They want to have fresh talks with council chiefs, despite their plans for a mosque on land off Hall Street getting the go-ahead earlier this week.
Dudley Muslim Association is locked in a legal battle with Dudley Council over the land earmarked for the 52-ft high mosque.
Despite winning planning permission the group won't be able to build unless they win a Court of Appeal hearing, which will rule on the council's bid to buy back the land.
The dispute has so far gone on for seven years and is next in court in February.
But today, Dr Khurshid Ahmed declared he wanted a sit-down with council bosses and said he would consider an alternative mosque site. He said: "I would like to see the council reflect on the whole issue and look at a number of options. One option is to continue the court hearing, which will be costly and will not solve community division, it could escalate it further.
"Second option is the council backs off from the court case and allows the community to build the mosque. The council have a third option where they can negotiate with all sides to find a viable resolution, which I think would be the sensible way forward.
"To continue with the case would cause a lot of expense on behalf of the tax payers, as well as for the Muslim association, we would rather spend the money on a mosque than solicitors.I would not rule out an alternative site if that was acceptable. For the sake of the community, if there was an alternative acceptable to the Muslim community, we would be more than happy to consider it."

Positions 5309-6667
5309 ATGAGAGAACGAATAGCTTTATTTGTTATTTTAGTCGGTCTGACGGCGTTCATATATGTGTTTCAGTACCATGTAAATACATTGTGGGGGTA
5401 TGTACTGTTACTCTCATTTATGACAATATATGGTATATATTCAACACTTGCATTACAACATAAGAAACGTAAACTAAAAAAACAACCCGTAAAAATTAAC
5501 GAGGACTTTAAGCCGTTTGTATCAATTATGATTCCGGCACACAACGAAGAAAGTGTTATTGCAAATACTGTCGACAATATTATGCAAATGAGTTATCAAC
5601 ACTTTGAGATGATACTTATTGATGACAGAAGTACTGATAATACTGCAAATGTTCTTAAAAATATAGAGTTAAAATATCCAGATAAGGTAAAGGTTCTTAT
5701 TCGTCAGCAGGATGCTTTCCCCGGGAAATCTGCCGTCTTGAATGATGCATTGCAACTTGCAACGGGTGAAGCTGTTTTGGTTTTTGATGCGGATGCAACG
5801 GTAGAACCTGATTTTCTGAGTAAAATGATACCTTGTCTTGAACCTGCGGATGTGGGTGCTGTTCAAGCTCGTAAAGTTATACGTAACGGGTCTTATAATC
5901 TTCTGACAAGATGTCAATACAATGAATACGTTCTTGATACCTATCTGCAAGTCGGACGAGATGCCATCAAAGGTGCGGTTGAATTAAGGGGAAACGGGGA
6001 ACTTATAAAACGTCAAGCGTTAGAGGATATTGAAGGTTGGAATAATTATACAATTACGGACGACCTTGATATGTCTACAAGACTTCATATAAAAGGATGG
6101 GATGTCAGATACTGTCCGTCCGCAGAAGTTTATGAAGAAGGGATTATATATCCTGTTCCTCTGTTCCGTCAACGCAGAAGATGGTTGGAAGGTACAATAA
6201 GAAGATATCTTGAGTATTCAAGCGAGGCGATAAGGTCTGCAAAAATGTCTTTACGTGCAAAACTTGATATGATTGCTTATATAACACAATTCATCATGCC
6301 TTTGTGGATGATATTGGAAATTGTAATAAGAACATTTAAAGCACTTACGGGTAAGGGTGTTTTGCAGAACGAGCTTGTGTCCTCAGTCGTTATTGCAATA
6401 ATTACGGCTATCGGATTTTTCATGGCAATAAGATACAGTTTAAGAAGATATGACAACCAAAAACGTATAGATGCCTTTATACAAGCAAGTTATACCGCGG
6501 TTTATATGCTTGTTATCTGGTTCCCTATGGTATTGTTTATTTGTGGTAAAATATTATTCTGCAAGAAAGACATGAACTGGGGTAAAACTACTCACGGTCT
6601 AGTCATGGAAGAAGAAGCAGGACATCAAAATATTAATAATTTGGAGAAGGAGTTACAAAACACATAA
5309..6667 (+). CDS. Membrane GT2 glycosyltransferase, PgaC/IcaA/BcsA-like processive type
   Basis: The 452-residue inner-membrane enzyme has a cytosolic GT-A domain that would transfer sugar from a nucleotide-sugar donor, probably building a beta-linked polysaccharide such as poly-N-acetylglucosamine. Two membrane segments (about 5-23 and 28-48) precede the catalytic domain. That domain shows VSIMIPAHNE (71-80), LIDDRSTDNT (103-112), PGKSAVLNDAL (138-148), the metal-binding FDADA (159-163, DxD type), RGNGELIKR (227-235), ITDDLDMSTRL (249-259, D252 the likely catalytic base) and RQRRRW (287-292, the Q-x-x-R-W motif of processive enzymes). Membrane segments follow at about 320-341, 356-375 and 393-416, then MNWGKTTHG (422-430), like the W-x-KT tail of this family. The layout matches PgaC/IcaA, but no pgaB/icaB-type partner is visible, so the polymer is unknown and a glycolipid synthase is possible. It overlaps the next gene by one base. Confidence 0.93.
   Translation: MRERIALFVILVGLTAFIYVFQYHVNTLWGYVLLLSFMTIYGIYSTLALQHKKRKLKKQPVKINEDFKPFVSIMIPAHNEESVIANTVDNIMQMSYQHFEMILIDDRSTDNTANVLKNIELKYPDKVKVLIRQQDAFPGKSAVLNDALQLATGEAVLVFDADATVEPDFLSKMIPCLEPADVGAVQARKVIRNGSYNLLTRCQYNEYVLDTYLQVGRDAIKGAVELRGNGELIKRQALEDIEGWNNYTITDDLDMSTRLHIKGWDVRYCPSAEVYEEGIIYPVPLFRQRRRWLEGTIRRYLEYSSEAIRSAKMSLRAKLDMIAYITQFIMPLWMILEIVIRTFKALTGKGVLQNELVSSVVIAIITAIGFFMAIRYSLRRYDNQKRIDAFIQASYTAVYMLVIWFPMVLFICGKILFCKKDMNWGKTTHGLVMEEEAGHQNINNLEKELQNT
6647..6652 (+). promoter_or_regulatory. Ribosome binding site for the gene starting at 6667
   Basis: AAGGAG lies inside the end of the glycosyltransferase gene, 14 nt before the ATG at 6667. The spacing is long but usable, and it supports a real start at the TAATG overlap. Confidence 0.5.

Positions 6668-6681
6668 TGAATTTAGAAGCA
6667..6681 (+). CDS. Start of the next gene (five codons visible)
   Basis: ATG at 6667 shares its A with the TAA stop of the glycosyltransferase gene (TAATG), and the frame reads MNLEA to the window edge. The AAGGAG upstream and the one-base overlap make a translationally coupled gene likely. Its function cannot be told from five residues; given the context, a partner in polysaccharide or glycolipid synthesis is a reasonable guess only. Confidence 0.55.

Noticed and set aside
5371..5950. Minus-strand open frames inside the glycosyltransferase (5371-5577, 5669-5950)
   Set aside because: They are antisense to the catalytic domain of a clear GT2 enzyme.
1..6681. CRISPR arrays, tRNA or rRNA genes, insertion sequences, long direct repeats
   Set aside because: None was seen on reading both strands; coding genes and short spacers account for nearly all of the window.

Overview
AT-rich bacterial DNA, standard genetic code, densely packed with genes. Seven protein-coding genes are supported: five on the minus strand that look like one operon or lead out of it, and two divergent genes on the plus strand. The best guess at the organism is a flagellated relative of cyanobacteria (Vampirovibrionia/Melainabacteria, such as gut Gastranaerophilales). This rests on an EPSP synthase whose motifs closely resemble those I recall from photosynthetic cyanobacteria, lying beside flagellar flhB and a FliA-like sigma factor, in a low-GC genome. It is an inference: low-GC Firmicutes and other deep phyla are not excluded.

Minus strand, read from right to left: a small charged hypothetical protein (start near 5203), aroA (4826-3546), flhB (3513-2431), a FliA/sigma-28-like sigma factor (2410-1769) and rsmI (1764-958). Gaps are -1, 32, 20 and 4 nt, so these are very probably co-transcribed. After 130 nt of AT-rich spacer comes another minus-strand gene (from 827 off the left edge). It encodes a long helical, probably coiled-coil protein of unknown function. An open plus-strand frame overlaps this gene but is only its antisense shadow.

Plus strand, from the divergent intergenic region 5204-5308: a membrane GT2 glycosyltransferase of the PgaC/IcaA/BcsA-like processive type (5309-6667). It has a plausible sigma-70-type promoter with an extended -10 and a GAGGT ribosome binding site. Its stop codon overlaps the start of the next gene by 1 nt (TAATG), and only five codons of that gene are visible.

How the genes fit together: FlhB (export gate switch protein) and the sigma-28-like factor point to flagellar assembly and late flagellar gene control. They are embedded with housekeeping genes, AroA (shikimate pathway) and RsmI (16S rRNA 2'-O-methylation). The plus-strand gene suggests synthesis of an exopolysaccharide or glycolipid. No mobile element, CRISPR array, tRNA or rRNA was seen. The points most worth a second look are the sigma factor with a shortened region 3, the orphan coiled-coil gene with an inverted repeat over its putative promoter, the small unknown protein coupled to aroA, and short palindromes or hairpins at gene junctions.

Outline planning permission for the mosque, along with a community training and enterprise centre was granted in July 2008. The plan approved this week was for the full proposal, which included details on appearance and layout.
The land is owned by the association, but the council won a High Court hearing to trigger a buy-back clause for the land.
This was appealed by the association, and a hearing will take place at the Court of Appeal in February. If the council is successful the land will be transferred back into the council ownership.
If the association is successful, the matter will go to a full hearing in the High Court. John Millar, director of the urban environment, said: "The planning approval does not impact upon the council's legal obligations with regard to the ongoing legal proceedings in respect of the buy-back."